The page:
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Divorce Advice for Men | Fathers' Rights Divorce | Child Custody

Providing men with essential divorce advice, fathers' rights divorce information and child custody articles. Dads Divorce is a community for men facing divorce or fathers' rights issues and run by Cordell and Cordell. Cordell & Cordell is a family law firm with a focus on men's divorce, child custody and fathers' rights divorce.
Tags >> legal separation
Nov 29, 1999

Question:

I

Nov 29, 1999

Question:

My brothers wife recently left him, taking their daughter with her. He gets to see his daughter on his days off and things are working out well. About a year and a half ago, my brother and his wife got into an argument and she tried to stab him with a kitchen knife. He ended up with a couple stitches on his his hand from trying to protect himself. She was arrested for domestic violence and made bond. She was ordered by the court to take anger management classes, and after keeping her record clean for 6 months, her record was expunged. My question is, if she does not agree to joint custody ,can my brother use this against her? He has a copy of the police report and her bond papers.

Answer:

I am not licensed in Tennessee. The laws regarding custody vary from state to state. It may be factor considered by the judge when making a determination of custody. The weight given to it will probably vary depending on the judge. Also, it will have little weight if the child was not present at the time of the incident.

Nov 29, 1999

Question:

I filed for divorce in October. It is now almost February and we have to wait on my wife to give birth to a child before we can get a divorce. The child she is delivering is not mine. She has moved 5 times since moving out in August, and is not stable. I was awarded temporary custody and child support by the courts. I want to move on with my life but don't want to hurt my chances at getting full custody in the divorce. I have heard that she fired her lawyer and does not presently have one. She is very unstable. When can I begin moving on? Thanks in advance, any answer would be appreciated.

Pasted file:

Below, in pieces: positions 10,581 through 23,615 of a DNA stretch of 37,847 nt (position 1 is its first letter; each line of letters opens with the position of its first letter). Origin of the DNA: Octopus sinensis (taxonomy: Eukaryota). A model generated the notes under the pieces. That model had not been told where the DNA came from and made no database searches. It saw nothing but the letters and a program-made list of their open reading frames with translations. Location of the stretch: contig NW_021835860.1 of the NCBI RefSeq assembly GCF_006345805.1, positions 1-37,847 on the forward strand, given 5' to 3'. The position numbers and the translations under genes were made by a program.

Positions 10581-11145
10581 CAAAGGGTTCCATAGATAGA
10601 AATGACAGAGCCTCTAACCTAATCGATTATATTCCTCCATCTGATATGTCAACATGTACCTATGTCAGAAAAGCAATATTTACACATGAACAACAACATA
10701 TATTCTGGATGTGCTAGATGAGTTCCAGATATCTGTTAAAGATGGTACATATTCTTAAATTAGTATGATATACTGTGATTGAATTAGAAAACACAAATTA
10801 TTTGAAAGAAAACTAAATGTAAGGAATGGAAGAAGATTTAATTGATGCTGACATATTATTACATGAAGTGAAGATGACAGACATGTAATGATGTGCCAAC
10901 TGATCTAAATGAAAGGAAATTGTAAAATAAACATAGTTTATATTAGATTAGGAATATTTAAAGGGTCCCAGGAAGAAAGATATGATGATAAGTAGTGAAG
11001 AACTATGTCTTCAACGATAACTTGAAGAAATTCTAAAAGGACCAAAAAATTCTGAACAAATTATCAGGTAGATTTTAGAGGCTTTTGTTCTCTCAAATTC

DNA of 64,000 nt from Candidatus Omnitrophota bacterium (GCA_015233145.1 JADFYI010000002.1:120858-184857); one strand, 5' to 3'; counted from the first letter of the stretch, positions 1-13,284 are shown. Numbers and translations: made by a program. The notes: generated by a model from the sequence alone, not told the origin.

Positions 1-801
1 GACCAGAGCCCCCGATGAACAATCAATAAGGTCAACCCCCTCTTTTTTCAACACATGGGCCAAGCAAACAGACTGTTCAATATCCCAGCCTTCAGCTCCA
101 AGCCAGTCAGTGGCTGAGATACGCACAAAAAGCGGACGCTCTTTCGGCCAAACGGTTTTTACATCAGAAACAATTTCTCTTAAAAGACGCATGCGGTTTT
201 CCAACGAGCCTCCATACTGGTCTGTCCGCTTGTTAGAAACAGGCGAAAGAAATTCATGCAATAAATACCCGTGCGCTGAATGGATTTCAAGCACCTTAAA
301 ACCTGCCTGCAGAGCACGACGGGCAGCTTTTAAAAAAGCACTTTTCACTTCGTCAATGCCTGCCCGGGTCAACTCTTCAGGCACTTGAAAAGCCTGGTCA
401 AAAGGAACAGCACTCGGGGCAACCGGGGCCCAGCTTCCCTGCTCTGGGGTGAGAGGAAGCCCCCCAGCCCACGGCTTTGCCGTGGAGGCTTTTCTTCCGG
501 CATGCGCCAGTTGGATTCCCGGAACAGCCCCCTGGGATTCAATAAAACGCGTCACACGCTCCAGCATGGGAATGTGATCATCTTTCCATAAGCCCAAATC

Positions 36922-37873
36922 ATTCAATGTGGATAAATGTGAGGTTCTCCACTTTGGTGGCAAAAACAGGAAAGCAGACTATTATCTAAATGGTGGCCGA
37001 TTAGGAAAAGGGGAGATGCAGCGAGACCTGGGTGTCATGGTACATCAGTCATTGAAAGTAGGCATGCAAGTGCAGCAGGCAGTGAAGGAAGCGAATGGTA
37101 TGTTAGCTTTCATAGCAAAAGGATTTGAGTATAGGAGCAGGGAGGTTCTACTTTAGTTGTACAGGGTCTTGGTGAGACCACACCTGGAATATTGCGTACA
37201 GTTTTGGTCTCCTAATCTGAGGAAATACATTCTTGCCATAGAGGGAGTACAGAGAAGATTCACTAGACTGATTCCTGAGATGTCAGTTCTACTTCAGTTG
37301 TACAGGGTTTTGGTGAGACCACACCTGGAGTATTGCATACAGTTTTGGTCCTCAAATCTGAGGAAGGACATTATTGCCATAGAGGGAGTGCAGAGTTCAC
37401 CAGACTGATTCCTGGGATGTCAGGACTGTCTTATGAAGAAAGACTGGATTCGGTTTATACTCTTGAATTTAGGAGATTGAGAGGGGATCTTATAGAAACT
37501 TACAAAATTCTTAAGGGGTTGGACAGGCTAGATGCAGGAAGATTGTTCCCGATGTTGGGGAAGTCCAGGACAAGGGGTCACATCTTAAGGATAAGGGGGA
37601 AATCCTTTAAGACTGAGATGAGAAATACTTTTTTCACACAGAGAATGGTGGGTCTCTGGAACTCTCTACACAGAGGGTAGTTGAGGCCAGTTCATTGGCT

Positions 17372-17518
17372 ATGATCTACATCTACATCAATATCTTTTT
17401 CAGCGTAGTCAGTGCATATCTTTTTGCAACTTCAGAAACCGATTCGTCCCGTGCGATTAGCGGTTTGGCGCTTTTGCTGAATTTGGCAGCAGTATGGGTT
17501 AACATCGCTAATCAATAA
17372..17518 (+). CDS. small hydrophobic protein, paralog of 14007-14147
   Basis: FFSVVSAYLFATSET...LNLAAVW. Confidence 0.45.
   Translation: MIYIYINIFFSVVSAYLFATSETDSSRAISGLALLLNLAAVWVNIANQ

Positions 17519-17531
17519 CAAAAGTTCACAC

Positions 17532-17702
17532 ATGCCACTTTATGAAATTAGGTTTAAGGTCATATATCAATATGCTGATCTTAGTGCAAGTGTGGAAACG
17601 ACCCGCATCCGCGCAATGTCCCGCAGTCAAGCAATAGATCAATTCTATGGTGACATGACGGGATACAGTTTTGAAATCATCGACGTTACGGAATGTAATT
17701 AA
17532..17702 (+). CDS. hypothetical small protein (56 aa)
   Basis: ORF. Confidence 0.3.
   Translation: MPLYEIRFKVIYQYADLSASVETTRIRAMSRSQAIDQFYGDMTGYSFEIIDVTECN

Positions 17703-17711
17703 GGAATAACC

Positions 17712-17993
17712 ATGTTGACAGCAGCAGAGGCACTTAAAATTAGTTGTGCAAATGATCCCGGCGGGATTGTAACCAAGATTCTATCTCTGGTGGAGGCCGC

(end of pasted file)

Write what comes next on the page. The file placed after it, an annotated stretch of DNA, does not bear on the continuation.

Answer:

I am not licensed in Ohio. I recommend you discuss this with your current attorney. Some states have laws requiring that you notify the non-relocating parent and the court of your intent to move. You want to make sure you are in compliance with any notice requirement in your state. Whether your move will impact your chance of obtaining permanent custody is dependent on where you are moving. If your move is down the street or in the same metropolitan area you currently live, it will likely have little impact. If you are moving hours away, it may. If your move will prevent mom from having regular parenting time, it may impact your ability to obtain permanent custody. Consult your attorney to determine if now is the time to move.

Nov 29, 1999

Question:

In a recent conversation with her law guardian my friend's child stated that she does not consider my friend her biological father. She believes her mother's 3rd husband of seven years to be her true dad. If a child can emancipate themselves from a parent can he be relieved of having to pay child support?

Answer:

I am not licensed in New York. You should also consult an attorney in your state to determine the law of your state. Not all states allow minors to become emancipated. Normally, you will still be obligated to support a minor child regardless of your relationship with that child. If the child does repudiate the relations, you may be free of an obligation of payment of the child's college expenses. In other words if child support or obligation for education goes beyond 18 in your state, you may have the grounds to emancipate her at 18. Again consult an attorney in your state.

Nov 29, 1999

Question:

My wife wants a trial seperation for a couple of weeks but in my opinion may turn into 3-6 months. If I agree to leave the house will I hurt my case for custody of my two kids later if we do go for a divorce?

Answer:

I am not licensed in Missouri. The answer to your question is YES. Leaving the house without your children will hurt your chances of obtaining custody later.

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